• You’re using what you already have to hand, repurposing items to reduce waste.

  • You’re encouraging the natural world, supporting all the wildlife which helps us out too! 

  • You’re not damaging any natural resources – no chemicals in soil or water supplies, and no wasting water or materials.

Just planting foliage and nectar-rich flowers can help, but even the smallest of details can be given an eco-friendly twist. 


How to make an eco-friendly garden 


Tip1: Add some variation 

The grass is good, but adding flowers, shrubs and small trees is even better. If you need to remove some sections of grass to create a border, use a turf cutter. You will then need to ensure the soil is in good condition, so hiring a rotavator could help to get the soil as fine as it needs to be for suitable water drainage, root growth and aeration.  

You will also find the soil easier to work with, removing any required to replace with topsoil. It’s also a good time to look for any signs your soil may not be ideal to grow in, such as if it is too clay-like.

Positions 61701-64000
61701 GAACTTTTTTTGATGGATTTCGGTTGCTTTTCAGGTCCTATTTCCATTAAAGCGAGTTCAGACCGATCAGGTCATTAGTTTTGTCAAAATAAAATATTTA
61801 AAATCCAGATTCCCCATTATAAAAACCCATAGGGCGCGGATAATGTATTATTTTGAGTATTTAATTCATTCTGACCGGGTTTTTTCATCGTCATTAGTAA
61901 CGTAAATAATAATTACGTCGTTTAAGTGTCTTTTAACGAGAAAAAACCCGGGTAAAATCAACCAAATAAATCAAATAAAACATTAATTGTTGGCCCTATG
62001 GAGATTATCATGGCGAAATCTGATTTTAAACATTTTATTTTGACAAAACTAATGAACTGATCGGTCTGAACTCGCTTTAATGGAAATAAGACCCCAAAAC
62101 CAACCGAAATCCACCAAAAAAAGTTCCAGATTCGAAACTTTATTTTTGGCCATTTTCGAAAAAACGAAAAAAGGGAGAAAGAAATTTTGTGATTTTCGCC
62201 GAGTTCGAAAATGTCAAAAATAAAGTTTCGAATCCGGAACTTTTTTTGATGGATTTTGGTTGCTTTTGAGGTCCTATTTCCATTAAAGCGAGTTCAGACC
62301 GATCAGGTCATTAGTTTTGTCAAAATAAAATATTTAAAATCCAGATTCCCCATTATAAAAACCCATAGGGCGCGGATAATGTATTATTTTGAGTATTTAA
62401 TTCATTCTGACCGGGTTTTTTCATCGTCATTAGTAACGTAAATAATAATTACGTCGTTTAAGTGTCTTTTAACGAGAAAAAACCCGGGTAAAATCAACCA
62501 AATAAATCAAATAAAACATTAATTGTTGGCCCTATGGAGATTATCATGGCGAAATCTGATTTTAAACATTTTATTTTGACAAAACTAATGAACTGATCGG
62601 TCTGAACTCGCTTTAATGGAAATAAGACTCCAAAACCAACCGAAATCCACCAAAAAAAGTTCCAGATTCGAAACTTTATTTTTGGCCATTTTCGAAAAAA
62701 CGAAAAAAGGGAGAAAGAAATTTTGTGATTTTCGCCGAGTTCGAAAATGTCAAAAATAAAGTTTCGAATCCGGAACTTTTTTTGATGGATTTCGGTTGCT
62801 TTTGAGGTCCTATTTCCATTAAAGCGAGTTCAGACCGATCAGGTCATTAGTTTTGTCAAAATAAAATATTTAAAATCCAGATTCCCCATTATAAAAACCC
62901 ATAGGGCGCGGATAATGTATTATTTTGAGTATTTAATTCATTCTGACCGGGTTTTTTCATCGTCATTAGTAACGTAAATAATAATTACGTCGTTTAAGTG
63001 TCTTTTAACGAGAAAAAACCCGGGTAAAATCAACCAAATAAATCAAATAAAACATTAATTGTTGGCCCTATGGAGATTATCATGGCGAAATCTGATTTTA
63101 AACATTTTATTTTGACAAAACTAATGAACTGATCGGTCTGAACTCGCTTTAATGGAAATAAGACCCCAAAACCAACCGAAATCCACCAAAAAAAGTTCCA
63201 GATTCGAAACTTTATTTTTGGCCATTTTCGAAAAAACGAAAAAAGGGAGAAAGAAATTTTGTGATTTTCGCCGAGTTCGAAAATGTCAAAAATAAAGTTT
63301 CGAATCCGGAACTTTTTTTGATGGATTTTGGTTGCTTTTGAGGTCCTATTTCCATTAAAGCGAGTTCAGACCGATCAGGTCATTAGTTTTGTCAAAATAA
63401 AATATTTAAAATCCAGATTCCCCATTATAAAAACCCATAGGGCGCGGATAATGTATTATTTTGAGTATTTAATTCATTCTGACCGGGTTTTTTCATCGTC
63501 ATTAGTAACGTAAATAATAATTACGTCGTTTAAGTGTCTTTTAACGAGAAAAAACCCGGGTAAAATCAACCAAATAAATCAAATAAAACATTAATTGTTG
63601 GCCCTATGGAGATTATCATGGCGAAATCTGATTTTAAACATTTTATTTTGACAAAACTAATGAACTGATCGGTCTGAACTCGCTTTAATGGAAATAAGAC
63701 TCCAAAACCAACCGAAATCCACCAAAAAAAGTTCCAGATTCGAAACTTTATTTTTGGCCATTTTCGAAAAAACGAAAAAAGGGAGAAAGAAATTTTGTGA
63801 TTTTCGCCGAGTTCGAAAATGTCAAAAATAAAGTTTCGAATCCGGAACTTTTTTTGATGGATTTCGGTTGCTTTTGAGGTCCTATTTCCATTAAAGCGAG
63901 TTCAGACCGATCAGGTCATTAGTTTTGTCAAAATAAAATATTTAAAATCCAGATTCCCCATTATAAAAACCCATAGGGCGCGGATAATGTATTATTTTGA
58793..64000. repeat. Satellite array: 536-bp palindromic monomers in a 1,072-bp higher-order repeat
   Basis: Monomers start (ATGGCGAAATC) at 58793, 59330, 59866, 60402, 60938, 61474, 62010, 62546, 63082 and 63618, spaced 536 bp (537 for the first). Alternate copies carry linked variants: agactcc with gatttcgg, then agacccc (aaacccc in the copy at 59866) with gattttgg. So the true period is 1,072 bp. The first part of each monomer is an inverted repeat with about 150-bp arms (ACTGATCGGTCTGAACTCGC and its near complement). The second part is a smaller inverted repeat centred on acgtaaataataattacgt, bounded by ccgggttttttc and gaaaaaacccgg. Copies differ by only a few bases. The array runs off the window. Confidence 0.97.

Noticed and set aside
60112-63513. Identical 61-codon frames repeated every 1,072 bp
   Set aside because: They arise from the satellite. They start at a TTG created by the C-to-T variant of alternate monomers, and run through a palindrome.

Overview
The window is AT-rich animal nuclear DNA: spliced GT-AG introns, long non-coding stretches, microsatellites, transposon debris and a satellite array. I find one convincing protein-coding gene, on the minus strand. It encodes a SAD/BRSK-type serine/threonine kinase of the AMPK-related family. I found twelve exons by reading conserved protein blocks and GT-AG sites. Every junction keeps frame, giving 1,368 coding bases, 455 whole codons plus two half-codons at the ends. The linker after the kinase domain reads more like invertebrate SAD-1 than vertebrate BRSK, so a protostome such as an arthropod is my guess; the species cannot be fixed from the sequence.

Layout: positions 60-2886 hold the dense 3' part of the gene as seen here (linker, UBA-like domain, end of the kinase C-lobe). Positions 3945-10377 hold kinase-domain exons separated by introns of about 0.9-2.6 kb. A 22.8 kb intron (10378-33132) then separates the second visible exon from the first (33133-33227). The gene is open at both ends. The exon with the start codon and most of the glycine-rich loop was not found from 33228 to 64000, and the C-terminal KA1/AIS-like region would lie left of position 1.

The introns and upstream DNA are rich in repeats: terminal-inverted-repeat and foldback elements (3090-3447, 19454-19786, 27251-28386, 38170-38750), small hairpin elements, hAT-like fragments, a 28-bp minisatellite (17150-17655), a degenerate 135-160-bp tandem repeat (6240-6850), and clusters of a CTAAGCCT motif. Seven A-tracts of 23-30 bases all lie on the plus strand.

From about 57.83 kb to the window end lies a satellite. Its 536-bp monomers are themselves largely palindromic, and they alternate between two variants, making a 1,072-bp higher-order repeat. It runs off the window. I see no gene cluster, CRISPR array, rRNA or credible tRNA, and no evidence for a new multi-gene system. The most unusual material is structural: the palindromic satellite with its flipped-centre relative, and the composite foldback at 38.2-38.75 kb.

When landscaping and gardening, it is really important to wear the correct PPE for the job. You need to wear gloves to protect your hands from the soil, pollen and any sharp branches and brambles. Also, wear eye protection when using power tools, and ensure your feet and legs are suitable covered and protected too. Don’t DIY in flip-flops, even if the weather is lush. 


Tip 2: Grow your own produce 

Building a raised bed and thinking about what you commonly eat throughout the year, and what you can grow based on your gardening expertise, is a great start. Why? Well, growing fruits and vegetables in your garden which you can eat results in eating fresher food which hasn’t had to travel halfway around the world. 

A lot of these crops can support local wildlife such as bees, butterflies and ladybirds. To get started, you just need: 

  • Timber sleepers, cut to size 

  • A drill 

  • Screws to attach it all together 

  • Lining 

Then, fill with compost and you’re good to go. If you’re starting out, pick things which are easy to grow, such as peas and lettuce leaves. 


Tip 3: Reduce, Reuse, Recycle